It is tempting to think that Honda miscalculated in replacing a car as fit and healthy as the old Accord with something that, although new, seems to advance the art to no great extent. Such is the brilliance of hindsight. The truth is that this car was on the drawing board soon after the birth of the previous one and few could have predicted then what staying power its forebear would possess.
Yes, it would have been better to let the old Accord live a little longer and spend the time making a new one with more than the ability merely to maintain the class pace, but we’re not going to condemn this Accord for that.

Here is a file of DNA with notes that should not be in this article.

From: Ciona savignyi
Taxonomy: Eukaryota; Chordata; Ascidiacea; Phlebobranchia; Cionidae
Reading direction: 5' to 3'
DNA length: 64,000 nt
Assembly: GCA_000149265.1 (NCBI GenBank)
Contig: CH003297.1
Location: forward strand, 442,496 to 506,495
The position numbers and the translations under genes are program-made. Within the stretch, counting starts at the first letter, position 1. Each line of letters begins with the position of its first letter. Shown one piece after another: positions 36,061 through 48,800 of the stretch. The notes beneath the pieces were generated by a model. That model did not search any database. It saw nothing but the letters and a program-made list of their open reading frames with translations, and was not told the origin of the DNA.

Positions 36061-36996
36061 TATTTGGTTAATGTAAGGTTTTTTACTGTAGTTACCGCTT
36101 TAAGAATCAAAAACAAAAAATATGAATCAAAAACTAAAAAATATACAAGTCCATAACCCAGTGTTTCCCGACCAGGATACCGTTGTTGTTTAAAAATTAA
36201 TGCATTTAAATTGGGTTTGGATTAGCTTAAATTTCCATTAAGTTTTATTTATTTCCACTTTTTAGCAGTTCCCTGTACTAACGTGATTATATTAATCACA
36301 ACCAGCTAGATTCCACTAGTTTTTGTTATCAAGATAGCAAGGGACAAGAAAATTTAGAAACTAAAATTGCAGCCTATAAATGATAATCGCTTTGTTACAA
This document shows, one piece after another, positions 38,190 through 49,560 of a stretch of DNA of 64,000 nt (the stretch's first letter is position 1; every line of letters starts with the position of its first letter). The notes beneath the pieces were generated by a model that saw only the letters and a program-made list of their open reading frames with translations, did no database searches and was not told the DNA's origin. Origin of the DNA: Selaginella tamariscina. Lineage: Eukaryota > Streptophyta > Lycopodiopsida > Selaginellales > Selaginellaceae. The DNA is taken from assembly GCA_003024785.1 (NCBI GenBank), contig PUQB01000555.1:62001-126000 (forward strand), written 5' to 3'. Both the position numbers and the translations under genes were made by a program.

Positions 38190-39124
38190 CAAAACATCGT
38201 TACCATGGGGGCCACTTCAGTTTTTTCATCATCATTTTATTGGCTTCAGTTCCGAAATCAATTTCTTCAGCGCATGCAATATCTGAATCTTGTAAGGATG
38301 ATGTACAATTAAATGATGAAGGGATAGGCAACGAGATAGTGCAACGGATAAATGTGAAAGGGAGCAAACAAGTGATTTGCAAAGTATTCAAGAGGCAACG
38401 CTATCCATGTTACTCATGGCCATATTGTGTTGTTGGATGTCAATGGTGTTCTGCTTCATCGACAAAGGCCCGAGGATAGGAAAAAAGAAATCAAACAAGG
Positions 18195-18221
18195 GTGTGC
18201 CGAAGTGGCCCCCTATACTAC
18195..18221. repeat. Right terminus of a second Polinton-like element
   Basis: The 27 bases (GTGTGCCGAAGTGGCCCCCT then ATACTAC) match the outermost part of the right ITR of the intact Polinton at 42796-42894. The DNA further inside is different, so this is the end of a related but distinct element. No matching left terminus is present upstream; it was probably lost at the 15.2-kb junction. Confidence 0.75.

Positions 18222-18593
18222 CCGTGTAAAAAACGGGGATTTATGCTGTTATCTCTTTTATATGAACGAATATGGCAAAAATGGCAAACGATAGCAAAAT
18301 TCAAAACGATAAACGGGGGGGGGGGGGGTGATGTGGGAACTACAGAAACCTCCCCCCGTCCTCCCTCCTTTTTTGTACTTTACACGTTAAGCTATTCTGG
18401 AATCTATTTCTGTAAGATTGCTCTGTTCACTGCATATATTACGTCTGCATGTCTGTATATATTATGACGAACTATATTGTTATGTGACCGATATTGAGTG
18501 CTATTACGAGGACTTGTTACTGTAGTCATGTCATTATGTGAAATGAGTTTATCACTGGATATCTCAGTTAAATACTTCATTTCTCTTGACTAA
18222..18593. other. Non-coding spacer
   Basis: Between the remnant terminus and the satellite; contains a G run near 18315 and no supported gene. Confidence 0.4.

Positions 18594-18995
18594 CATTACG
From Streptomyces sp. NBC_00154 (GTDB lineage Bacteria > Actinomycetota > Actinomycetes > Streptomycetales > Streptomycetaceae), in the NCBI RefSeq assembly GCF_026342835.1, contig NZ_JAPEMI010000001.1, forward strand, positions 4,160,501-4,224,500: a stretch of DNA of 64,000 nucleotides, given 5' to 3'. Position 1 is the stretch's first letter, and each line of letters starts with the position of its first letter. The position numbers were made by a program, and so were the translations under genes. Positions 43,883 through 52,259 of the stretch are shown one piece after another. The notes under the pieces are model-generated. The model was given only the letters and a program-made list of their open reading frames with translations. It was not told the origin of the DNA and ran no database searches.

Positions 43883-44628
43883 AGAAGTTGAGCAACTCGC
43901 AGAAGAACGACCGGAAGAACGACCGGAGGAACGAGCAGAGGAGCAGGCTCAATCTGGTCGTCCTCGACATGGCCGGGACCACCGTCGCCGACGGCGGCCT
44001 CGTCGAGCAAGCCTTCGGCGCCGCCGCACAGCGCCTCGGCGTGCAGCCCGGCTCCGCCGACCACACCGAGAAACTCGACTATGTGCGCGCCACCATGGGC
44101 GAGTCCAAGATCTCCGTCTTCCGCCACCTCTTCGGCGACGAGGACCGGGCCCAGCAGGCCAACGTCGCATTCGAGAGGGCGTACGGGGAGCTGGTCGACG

The Accord’s biggest problem is that it fails to excel in any one area. If you want a well-built, quiet and refined cruiser, there is much here that commends the Accord, yet nothing to lift it clear of the pack. It’s a more than competent all-rounder, but in this market and from this manufacturer, we were hoping for rather more.
Whether you are a private or company buyer, there are other options out there that equal or better the Accord’s running and purchase costs in a better-resolved package. In the end, the Honda ownership experience may convince you to commit, but you’d have to be very friendly with your dealer to pay the premium being asked here.